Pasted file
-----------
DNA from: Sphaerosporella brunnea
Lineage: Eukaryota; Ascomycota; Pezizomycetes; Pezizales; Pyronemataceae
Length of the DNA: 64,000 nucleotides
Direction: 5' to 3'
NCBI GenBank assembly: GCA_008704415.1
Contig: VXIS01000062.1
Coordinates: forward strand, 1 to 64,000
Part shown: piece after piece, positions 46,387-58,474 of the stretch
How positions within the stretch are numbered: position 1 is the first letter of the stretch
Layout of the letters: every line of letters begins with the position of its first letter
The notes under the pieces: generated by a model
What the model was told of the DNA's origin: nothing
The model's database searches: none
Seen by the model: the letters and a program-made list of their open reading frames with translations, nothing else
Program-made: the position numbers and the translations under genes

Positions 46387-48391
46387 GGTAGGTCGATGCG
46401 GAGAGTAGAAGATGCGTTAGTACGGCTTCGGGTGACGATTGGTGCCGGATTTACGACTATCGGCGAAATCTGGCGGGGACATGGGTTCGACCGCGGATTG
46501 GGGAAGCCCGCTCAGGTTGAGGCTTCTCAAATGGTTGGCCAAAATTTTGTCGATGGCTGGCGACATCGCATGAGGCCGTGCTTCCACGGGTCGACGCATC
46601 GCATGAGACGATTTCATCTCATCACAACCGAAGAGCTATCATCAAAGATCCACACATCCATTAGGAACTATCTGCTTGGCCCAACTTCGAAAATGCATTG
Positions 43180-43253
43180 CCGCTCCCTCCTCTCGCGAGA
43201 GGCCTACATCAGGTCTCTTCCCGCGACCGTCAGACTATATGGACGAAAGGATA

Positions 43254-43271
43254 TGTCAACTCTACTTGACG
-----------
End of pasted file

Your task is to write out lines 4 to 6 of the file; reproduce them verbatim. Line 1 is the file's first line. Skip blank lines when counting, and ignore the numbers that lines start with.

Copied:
Direction: 5' to 3'
NCBI GenBank assembly: GCA_008704415.1
Contig: VXIS01000062.1